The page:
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Rave: 3 things I’ve learned from losing a year’s worth of work.

The revamped version of my visual novel that I recently had to restore.

Screen went black. Computer wasn’t responding. Reset the computer. Opened the software. Files went missing. The world stopped. 

Here are a few things I’ve learned as an independent game developer:

3. Time to invest on a UPS.

It started as a hobby; now my game development (and even my web-development) is becoming more of a gig. I’ve had to restore my backup from August 2020 and check the damage. My estimate is that I’ve lost 300+ maps from that crash. My consolation is if the files had been corrupted, then at least my OS didn’t suffer. Nevertheless, it has been a while since I’ve been considering of getting a UPS, Uninterruptible Power Supply. I took it as a sign when my dad brought one during his work from home. Summer time can become a problem where I live, because thunderstorms can cause a sudden power outage. If I were caught playtesting and the power goes out, I may loss data again. Not with a UPS where the backup battery can tide the computer until I safely shut it down.

2. Do a proper backup and not a ceremonial backup.

I’m rooting for you, my dear ADATA HD710!

This is probably the simplest thing to do and one that I seriously should have done more often. I’ve lost a couple of HDDs due to hardware failure, I’ve accidentally dropped an external drive, and I’ve lost numerous files online too due to online hosts shutting down. Sadly, it’s not unusual for me to lose important data. If I’m serious on  protecting my data, then I should invest on the hardware to keep them safe and secure. Backup those precious files on an external drive, a secure cloud drive, a repository, even on NAS (Network Attached Storage) / RAID (Redundant Array of Independent Disks) if you can afford it. Backup should be done often daily or weekly and not yearly – points to self.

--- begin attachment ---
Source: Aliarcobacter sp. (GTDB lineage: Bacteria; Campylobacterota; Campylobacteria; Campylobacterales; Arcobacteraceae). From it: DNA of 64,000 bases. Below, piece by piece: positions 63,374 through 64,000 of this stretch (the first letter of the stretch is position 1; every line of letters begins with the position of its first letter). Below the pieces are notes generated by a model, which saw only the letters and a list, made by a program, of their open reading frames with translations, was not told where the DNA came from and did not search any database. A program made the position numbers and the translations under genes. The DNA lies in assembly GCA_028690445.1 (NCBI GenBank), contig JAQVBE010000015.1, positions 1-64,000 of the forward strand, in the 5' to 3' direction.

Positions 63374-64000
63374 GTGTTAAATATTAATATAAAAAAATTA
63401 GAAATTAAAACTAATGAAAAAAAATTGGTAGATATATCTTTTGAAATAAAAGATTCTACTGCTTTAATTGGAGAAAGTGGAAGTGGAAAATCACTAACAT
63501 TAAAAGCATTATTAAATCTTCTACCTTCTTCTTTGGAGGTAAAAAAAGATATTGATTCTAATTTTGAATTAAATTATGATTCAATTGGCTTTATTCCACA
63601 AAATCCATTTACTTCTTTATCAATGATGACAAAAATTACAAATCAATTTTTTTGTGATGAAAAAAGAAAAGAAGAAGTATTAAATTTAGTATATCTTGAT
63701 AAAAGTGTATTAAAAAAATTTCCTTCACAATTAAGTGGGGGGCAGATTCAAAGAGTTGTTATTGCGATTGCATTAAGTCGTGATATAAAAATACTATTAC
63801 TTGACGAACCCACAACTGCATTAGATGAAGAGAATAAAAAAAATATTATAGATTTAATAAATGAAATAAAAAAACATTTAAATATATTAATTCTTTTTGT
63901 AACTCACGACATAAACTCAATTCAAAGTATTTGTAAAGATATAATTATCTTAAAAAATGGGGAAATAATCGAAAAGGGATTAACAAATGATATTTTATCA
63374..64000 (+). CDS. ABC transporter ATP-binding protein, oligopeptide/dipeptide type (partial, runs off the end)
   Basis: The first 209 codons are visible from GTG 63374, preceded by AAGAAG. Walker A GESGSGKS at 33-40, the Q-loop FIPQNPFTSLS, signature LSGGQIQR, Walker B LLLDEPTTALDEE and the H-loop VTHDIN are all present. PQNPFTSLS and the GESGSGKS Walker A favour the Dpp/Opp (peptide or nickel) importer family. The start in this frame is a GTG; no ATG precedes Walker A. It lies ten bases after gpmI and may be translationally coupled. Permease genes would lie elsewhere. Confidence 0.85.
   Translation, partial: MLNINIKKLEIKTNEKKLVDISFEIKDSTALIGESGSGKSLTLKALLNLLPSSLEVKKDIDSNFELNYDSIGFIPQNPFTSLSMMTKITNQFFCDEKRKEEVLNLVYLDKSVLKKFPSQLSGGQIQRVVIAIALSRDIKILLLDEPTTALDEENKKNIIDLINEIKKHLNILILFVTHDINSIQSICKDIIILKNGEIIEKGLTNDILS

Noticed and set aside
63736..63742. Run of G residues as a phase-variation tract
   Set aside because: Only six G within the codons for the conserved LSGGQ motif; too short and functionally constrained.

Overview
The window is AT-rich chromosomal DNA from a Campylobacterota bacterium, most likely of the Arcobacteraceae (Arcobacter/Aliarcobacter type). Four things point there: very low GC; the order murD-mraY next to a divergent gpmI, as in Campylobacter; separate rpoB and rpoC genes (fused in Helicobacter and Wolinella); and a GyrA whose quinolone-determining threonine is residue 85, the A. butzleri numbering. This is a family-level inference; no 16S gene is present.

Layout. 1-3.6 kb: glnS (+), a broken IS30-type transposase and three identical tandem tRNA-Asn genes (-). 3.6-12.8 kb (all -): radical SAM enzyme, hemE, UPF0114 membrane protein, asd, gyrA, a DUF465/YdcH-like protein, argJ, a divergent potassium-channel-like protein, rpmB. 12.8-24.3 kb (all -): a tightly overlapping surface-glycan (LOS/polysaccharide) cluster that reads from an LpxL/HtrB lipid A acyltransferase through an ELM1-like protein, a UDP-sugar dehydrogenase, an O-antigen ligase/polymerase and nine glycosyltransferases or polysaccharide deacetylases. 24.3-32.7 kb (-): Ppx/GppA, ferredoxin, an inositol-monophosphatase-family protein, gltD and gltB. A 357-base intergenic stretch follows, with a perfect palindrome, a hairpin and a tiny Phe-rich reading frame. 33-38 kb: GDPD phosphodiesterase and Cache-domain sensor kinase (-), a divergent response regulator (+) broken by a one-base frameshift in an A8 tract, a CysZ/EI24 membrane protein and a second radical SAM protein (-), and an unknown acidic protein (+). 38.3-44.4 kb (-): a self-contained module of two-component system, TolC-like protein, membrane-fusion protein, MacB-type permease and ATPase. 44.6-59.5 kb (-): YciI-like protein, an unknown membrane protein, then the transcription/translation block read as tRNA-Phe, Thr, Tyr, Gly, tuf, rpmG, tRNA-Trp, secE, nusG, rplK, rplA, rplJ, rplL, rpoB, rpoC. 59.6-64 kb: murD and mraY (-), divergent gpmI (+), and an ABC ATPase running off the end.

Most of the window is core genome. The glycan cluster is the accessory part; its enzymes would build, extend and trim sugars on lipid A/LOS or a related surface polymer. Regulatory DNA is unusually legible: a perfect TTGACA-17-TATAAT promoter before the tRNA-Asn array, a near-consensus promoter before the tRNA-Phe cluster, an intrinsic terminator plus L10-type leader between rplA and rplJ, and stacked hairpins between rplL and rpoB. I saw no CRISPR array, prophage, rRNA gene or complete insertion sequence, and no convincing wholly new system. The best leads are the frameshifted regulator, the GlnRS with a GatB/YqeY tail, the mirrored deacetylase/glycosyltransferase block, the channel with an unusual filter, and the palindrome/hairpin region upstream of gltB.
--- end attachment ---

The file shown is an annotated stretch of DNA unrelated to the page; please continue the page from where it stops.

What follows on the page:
Then there’s the flip side of things where data recovery tools exist such as Disk Drill or M3. These can be highly beneficial for every content creator. I was close to purchasing a license for Disk Drill when it found my missing files, but when my dev’t software could not open them anymore I delayed my decision. But at least the data recovery tool had left a positive impression on me.

1. Know that nothing worth having comes easy; fall forward.

We learn from our mistakes, but we don’t always make mistakes to learn. I’ve learned that I should exert equal effort on making sure that my data is protected. I’ve always wanted to design my own videogame. I don’t really care if this videogame bombs. I can add it to my portfolio and if ever the passive income is always welcome.

I had to re-do this scene again on my A-project and I’m getting tired.

But indie game development is not easy when you’re doing it all. Stories have to be written and they should engage your audience. Characters have to be created and they should be understood. The sound and music have to fit as they will imprint onto your players. The levels have to be designed and they should not feel empty. The programming must work or the world would be unplayable. And don’t forget, the game has to be fun. Expect constant mental blocks, sleepless nights of brainstorming, and daily obligations to get in the way. So when I lost a year’s worth of such work, it’s expected to lose enthusiasm. To fall forward I guess is to accept the fact that I’m missing the work, so there was no other way but to keep on. If I trip and fall, it’s better to fall forward closer to the finish line. So while I was feeling down and undecided on my primary project, I decided to work on other things such as my web novel and my other game project. 

A C-project I’ve started where the player runs an apothecary / alchemy shop.

A small ‘city’ map for my C-project.

Learning is moving forward. Falling forward is progress, although I do not deny my humanity of being upset. I can’t be upset all the time and rebuilding will also make me revisit parts that I could’ve done better.

So I resumed my A-Project; what’s lost is lost. I’m on my way again to regaining what I’ve lost. I’m still frustrated, because thinking back this is the work I’ve done during the lengthy work from home arrangement. It’s a bitter thought. But not everything is lost, so the work I’ve done during work from home is still there. It’s not the end of the world and this is clearly the beginning of having something worth having.

Admin / Author
A portmanteau for someone. Aspiring novelist, university graduate in Business Administration, Applied Computer Science, and an avid gamer. He currently works as an Adaptive Technology and Exams Coordinator, and as an indie game-developer on itch.io.

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